Lyssons Beach is one of Jamaica’s better public beaches, a prime jewel in Saint Thomas near its capital Morant Bay. This white strip of coastline has two sections but the best part of it is that they’re both free! One is managed by the Natural Resources Conservation Authority (NRCA), a government arm charged with maintaining Jamaica’s shoreline. The other is owned and operated by the University of the West Indies (UWI) for its students. My experience is based on the UWI portion but the coastline and views are the same.
Starting from Downtown Kingston, I took a coaster (small public buses) headed to Morant Bay which board passengers along West Parade. The fare is $250 per person. Check the destination of the bus with the conductor (man who collects the fare) before boarding since buses which run to other communities of Saint Thomas such as Yallahs also load there. It will be a tight fit as all Jamaican country buses are. The ride is an hour and a half, inclusive of stops to pick up and let off passengers. The landscape along the way varies from urban, suburban to entirely rural where trees replace buildings. Coastline appears, disappears and reappears along the way until you’re finally at the Morant Bay bus terminal, the bus’ final stop.
Taxis line the left side of the A4 main road in Morant Bay. Ask which one is going to the hospital or look out for taxis marked Lyssons. The hospital to which I’m referring is the Princess Margaret Hospital, St. Thomas’ only hospital and practically just across from the beach. You’ll blend in more if you ask for the hospital which is likely what the driver will be calling out as the destination in his bid to obtain passengers. As soon as you pass the hospital on your left, ask him to drop you in front of the beach which is on the right side of the road. The fare costs $100. Try to take a legitimately licensed one. The paraphernalia to confirm this are a red licence plate on the vehicle and a Transport Authority (TA) sticker on the windshield with the driver’s name and other information.
There’s a barbed wire fence separating the beaches, visible in this photo if you look carefully. Both have lifeguards, picnic tables, sun, sand and sea but I think the only difference is the availability of clean changing rooms and bathrooms, BBQ grills, seclusion and better security at the UWI portion. The UWI beach is open everyday except Mondays & Tuesdays for cleaning, and on Good Friday and Christmas Day but is open on all other public holidays even if they fall on Mondays and Tuesdays. It normally opens from 10am to 5pm.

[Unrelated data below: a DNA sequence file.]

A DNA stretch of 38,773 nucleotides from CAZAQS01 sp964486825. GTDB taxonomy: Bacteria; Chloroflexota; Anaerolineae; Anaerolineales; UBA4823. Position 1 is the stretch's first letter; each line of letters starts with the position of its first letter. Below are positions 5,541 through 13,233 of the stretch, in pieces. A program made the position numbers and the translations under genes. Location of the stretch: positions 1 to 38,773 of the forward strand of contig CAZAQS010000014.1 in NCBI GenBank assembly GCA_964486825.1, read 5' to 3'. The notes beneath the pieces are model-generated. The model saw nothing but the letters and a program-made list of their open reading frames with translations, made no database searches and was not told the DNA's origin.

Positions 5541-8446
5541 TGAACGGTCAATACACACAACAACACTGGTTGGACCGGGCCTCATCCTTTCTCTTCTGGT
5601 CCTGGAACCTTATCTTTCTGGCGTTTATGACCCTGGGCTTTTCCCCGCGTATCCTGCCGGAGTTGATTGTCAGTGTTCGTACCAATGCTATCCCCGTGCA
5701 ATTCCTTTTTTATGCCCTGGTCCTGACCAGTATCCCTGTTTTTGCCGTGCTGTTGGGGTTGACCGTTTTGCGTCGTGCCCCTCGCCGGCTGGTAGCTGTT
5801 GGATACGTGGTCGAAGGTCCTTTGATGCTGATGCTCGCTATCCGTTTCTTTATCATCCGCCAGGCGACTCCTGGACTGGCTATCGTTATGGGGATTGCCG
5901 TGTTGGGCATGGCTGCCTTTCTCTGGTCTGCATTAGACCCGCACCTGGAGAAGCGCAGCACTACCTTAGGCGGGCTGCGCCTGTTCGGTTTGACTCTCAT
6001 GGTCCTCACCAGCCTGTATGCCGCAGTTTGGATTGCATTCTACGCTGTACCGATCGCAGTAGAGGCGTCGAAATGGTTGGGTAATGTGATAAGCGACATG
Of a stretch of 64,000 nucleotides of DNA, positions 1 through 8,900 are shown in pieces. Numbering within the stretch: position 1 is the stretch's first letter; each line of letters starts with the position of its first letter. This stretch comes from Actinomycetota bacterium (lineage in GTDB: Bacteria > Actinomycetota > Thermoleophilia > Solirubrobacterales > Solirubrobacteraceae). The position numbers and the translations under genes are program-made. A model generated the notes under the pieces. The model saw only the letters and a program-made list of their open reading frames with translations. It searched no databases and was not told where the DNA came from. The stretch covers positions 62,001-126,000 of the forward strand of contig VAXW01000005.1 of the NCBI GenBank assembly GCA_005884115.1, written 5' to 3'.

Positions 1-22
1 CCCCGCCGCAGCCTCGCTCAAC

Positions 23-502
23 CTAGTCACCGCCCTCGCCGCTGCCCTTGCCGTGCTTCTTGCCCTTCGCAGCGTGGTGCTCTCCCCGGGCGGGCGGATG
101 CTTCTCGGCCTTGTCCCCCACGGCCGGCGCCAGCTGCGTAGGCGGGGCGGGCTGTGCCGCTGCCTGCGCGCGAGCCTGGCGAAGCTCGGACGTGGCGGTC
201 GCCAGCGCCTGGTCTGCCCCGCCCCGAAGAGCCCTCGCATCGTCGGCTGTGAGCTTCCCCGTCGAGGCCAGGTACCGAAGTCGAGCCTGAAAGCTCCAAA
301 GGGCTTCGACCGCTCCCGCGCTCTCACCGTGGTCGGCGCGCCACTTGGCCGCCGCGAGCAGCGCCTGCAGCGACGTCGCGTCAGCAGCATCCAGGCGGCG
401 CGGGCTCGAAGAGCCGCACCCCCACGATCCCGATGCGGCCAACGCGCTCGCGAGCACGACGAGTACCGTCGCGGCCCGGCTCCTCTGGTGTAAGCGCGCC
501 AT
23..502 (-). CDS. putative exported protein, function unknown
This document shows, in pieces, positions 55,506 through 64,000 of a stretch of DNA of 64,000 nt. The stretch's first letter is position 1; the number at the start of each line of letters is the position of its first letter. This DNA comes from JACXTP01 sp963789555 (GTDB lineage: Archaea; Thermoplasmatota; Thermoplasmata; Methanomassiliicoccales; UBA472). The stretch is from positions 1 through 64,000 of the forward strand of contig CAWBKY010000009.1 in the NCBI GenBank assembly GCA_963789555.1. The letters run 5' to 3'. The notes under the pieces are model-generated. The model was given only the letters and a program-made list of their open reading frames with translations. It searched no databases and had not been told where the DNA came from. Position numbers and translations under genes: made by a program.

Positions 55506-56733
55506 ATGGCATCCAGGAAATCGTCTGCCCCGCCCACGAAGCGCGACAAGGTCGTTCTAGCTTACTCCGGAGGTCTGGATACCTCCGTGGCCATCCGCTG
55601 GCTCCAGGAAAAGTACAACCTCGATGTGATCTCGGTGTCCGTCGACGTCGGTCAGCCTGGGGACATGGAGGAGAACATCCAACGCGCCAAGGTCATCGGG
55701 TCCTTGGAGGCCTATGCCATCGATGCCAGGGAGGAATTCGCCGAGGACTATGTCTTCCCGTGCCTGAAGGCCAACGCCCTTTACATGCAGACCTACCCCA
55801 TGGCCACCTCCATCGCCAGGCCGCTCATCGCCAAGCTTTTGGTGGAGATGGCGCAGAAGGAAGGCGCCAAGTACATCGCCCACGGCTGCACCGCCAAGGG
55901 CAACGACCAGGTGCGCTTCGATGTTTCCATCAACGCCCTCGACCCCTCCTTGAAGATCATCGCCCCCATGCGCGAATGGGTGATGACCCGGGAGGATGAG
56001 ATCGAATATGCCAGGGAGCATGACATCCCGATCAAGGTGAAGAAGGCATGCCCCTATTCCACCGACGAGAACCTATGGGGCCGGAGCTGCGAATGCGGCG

Such few students utilize the beach even though its management costs are paid by each and every one of us in our fees! I like to think that my expensive tuition/miscellaneous fees are to be utilized to their last drop, thus I should have gone here earlier with friends, run a boat* and relax. It’s not too late though and that’s exactly what I’ll do in the distant future before my undergrad tenure is over. Nonetheless, here is the lovely beach:
The staff was warm and welcoming and left my friend and I to our own devices. Since the UWI portion of the beach is underutilized, we had a private beach to ourselves and got to release our inner child with sand art, cartwheels and paddling in the Caribbean sea. It was overcast and therefore much more bearable than the sun I experienced at Carib Beach nearly three months ago.
I’m not aware of any strict open/closing hours for the government-run part of Lyssons beach. It’s not fenced around like the UWI portion so I’m sure it’s 24/7 since there’d be no means by which to restrict access. Of course, there wouldn’t be a lifeguard or caretaker around after hours so use it at your own risk I’d say.
We easily retraced our steps to get home although Morant Bay-Downtown buses take longer to load in the evenings since most people are travelling in the opposite direction.
UWI Lyssons beach could use a bit of work though to be honest. I’m sure deck chairs with umbrellas, pool tables and a few more comforts aren’t too much to ask, so I’d rate it 3 stars, ☆☆☆. I must add too that St. Thomas’ beauty is so unrecognized! People should notice this parish more but hopefully after I’m done exploring it so my posts still count as “off the beaten path” (Haha I’m just kidding). Lastly, I had featured the UWI Lyssons Beach in my inexpensive 2017 bucket list so this is 7 down, 10 more to go.
‘Til next time. ✌
*Run a boat: Jamaican colloquial expression for cooking a big hearty meal outdoors, usually with friends or family over open fire, a BBQ/jerk pit or grill.